Despite both being settled by people of English origin, by 1700 New England and the Chesapeake region had evolved into two distinct societies due to the different backgrounds and motives of the original settlers of the two regions. The original settlers to New England were devout puritans in family units with the goal of establishing religious communities, leading to a more urban atmosphere, while the settlers to the Chesapeake region were young, single men seeking to gain land and wealth, leading to the fragmented plantation society of the South.

The original settlers of the New England region varied widely with those of the Chesapeake region in social structure and background. As shown in the ship’s list of emigrants bound for New England, the original settlers to New England came mainly in large family units, while the ship’s list of emigrants bound for Virginia consisted mainly of young men along with a few young women. The settlers coming to New England were devout puritans seeking refuge from religious persecution and foreign cultural assimilation. The settlers coming to Virginia were Englishmen seeking wealth and land in the New World. Those who could not afford the trip were to serve as indentured servants. John Smith describes in his “History of Virginia (1624)" there being little food, poor conditions, and frequent brawls on the travel to Virginia. The disparate backgrounds and identities of the two groups of settlers arriving in New England and the Chesapeake region caused the social settings for the two regions to vary widely from the start.

The settlers arriving in New England and those arriving in the Chesapeake region had contrasting motives in coming to the New World. The settlers arriving in New England had the goal of creating close religious communities. In “A Model of Christian Charity” written on board the Arbella on the Atlantic Ocean in 1630, John Winthrop describes his ideal of what the New England community should be – a community united with equality for its citizens, demonstrating for the world the benefits of religious devotion. In the “Articles of Agreement (1636)”, the settlers of Massachusetts set among their top priorities to secure a minister to lead the people in church and to grant all inhabitants a portion of the land for their farms and houses. The settlers arriving in the Chesapeake region sought land and wealth. John Smith describes how most of the settlers upon arriving in Virginia fervently sought out gold while neglecting the more pressing needs of setting up houses and farms. Many settlers came to Virginia and Maryland seeking land in response to the rising cost of real estate in England. The differing aspirations of the settlers arriving in New England with those arriving in the Chesapeake region led to distinct the distinct cultures and characters of the two regions.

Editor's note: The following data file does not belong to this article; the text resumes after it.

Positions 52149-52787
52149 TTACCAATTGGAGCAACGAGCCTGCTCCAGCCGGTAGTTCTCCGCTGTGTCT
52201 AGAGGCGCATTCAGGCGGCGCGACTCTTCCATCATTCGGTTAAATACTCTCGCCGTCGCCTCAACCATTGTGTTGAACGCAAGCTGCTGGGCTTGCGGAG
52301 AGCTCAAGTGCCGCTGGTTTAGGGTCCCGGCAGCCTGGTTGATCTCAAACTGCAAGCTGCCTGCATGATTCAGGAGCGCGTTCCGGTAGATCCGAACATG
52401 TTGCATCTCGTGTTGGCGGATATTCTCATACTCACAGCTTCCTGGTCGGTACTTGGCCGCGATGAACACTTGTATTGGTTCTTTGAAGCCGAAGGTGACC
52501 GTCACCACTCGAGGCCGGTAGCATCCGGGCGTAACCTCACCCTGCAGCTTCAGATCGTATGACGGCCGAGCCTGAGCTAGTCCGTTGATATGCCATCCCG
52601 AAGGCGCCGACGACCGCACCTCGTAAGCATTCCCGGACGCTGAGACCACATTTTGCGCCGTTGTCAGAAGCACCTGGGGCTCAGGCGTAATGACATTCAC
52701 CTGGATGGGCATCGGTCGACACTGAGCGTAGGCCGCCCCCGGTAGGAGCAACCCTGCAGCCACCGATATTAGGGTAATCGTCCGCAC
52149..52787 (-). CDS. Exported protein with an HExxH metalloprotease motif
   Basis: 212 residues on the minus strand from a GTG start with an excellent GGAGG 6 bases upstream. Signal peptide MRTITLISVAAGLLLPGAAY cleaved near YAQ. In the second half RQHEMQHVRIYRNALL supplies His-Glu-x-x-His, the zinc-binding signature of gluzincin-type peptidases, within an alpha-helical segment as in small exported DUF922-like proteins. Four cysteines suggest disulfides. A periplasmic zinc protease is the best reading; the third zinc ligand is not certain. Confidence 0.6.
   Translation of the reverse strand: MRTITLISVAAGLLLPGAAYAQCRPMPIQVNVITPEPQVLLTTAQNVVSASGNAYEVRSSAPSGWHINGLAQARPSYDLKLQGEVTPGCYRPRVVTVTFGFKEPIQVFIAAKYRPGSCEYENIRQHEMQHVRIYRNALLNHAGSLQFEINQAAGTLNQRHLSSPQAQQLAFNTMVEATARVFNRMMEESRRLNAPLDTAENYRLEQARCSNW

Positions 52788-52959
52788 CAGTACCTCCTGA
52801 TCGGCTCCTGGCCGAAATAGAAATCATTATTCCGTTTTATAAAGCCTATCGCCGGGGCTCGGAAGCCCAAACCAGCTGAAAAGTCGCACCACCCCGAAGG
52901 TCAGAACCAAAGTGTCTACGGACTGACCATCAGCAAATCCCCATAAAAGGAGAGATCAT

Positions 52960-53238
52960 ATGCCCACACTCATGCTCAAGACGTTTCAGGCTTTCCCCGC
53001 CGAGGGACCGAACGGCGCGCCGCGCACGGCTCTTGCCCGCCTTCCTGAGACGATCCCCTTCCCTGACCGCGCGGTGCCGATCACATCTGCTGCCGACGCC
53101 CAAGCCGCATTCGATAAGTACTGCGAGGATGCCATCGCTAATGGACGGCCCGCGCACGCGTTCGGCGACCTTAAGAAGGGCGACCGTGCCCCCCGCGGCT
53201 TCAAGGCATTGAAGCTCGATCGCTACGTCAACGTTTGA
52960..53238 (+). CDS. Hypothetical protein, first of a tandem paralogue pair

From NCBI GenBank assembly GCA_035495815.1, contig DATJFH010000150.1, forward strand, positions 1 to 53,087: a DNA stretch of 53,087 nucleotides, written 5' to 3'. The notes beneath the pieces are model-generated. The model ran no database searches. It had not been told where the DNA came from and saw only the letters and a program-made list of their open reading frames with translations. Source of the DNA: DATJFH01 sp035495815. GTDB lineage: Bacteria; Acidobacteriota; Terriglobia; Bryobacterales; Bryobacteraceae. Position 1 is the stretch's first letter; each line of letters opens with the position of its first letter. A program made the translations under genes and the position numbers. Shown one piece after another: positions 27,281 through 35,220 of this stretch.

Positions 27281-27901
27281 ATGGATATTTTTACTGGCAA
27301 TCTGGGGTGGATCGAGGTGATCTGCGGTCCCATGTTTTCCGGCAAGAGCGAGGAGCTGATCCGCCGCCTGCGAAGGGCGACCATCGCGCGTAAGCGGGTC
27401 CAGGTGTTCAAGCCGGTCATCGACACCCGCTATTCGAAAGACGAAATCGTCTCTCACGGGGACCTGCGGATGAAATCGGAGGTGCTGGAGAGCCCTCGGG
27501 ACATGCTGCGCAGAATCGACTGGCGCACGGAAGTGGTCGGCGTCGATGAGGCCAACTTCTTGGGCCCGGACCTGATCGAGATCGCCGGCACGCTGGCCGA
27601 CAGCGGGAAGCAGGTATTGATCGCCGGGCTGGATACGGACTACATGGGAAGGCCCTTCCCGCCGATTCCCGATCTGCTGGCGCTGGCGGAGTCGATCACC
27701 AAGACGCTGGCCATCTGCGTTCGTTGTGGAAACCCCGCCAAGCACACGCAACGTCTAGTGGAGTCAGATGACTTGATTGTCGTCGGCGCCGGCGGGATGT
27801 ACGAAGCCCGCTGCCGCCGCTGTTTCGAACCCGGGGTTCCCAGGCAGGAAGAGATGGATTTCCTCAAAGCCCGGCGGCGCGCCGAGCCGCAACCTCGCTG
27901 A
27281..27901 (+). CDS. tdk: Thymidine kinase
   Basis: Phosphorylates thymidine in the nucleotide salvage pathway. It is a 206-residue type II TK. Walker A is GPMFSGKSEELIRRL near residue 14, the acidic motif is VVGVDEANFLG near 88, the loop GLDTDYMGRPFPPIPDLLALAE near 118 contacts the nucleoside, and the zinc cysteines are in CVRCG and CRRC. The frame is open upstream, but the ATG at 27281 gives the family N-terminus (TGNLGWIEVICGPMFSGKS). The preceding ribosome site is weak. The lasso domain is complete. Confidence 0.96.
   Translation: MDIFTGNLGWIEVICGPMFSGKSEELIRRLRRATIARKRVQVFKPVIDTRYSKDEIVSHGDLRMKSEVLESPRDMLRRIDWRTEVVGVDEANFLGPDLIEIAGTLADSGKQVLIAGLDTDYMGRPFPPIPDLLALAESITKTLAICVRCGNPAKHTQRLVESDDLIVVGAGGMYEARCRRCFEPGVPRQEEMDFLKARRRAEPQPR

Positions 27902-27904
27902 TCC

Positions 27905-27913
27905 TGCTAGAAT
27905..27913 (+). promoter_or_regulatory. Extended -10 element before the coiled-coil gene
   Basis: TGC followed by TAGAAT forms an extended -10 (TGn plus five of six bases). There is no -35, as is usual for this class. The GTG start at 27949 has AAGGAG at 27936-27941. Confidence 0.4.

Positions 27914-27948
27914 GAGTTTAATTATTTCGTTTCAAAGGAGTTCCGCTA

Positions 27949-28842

Due to the different social and geographic settings of the two regions, New England and the Chesapeake region developed distinct economies. In the Chesapeake region, tobacco was recognized as a cash crop and thereby dominated the area’s agriculture and economy. New England’s climate could not produce such a cash crop so the area’s residents were forced to have a more well-rounded economy of agriculture, fishing, trading, etc. In Virginia, there was a disparity in wealth and social status among the settlers, leading to disproportionate land ownership and a hierarchical social system. Also, as life expectancy in the area grew, the region became more and more dependent on the labor of black and Indian slaves. Governor Berkeley describes the majority of the population being either servants or freemen in poor financial situations. Bacon, in his “Manifesto” justifying his rebellion (See Bacon's Rebellion), describes how some of the region’s inhabitants grew wealthy at the expense of the public wealth. New England began with a strong community aspect centered on the town, leading to a more urban atmosphere. The farmers of the region were independent and worked for themselves, while large cities grew along seaports and featured thriving commerce. The economy of the Chesapeake region was based on cash crops and slave labor with a wealthy elite presiding over the populace while the economy of New England was diverse and based on cities and trade with a more egalitarian division of wealth.

By 1700, the New England and Chesapeake regions had split into distinct societies. The differing social and religious backgrounds of the original settlers to each region had led to distinct social atmospheres. The differing motives for settling of the two groups of settlers had led to distinct cultures developing in each region. Social and geographic differences in the two regions had led to distinct economies. In examining the history of the two regions and the backgrounds of their settlers, we can find out what led to the split in America between the societies of the North and South which reached its climax in the Civil War and continues diminished to this day.

Log in or registerto write something here or to contact authors.